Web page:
Overnight the 6th Airborne Division launched a daring glider-
The Caen Canal Bridge, now known as Pegasus Bridge, was taken and held by the airborne troops while the landings began in the morning of 6th June 1944.
Led by the 3rd Division, with French and British Commandos, the attack moved quickly and within 45 minutes, the Allies were fighting the Germans inland.
The beach defences had included machine guns and mortars amongst the sand dunes. By 13:00 the Commandos had linked up with the airborne troops at the bridges they had taken over the river Orne and its waterways. However, the right flank of the attack was unable to link up with the Canadians lading at Juno Beach and the Germans organised a counterattack.
The German Panzers were halted by antitank weapons, air strikes and the Allied tanks that had landed, effectively stopping the counterattack.
Today, Sword Beach is a clean and popular expanse of golden sand with good facilities including toilets and showers.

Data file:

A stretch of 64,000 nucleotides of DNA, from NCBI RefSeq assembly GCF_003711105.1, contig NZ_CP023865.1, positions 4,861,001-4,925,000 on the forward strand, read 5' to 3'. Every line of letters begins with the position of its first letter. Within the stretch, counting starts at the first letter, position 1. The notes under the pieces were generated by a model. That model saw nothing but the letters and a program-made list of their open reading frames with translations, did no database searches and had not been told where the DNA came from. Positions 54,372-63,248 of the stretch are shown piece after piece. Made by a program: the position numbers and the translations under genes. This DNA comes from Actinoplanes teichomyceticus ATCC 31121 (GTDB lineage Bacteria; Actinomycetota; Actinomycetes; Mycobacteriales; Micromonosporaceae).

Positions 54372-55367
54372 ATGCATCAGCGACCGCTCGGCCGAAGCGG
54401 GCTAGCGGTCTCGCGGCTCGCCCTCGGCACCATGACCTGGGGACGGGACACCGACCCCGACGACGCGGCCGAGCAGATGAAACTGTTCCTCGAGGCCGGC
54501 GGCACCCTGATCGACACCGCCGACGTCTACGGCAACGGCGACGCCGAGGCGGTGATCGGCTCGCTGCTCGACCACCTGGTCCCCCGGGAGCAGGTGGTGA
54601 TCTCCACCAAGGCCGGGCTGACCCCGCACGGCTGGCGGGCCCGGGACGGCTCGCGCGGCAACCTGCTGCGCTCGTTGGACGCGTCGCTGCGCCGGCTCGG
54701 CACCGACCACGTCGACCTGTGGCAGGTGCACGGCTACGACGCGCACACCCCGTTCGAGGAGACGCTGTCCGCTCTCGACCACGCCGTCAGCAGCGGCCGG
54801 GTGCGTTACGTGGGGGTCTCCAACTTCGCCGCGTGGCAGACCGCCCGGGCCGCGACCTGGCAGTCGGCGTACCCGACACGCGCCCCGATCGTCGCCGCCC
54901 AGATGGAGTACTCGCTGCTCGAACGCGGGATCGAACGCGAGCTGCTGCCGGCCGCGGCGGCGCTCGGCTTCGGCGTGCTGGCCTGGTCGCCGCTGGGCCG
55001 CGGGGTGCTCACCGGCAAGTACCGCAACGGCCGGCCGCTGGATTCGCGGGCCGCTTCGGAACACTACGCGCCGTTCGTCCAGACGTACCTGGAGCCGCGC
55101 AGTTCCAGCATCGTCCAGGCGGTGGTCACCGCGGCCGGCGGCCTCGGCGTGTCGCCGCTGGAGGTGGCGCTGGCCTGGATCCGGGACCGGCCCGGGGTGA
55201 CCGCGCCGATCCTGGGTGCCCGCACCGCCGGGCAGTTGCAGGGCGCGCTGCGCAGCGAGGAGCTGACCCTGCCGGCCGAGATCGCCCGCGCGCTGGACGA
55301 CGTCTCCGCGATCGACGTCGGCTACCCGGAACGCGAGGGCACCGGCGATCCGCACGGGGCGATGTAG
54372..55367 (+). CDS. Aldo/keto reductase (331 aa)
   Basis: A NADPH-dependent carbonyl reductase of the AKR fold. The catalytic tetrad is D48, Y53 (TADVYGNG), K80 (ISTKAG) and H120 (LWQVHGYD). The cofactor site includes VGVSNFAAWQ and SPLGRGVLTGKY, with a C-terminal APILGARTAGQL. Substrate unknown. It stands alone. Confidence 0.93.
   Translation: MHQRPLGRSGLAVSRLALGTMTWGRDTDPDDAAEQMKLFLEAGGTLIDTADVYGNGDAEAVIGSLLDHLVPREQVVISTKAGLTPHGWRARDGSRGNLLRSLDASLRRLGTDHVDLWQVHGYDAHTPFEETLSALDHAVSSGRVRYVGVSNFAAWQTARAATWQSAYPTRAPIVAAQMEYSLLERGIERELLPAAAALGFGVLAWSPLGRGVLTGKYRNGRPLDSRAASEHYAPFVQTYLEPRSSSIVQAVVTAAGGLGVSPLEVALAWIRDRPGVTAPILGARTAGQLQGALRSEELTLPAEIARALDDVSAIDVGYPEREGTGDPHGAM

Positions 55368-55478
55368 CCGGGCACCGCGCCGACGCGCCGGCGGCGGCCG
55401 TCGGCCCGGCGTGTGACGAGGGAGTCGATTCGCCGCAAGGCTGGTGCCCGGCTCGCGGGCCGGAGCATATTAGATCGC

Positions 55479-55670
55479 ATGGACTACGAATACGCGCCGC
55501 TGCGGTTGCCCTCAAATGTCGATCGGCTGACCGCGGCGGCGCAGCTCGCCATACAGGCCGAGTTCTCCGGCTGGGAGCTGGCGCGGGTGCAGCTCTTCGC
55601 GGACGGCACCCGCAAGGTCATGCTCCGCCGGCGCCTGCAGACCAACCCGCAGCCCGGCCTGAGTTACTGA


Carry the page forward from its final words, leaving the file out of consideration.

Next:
In summer, you can find people playing sports such as football and volleyball on the beach as well as a number of attractions for kids such as a minigolf course and go kart track. There’s also plenty of places to enjoy an ice cream or a snack, as well as several restaurants nearby.
Looking to discover more about its place in history during WW2, there are still remnants of the area’s historical past with memorials dedicated to the different British units and traces of gun turrets. The Grand Bunker museum, where a garrison of Germans formed a pocket of resistance for 3 days after D-
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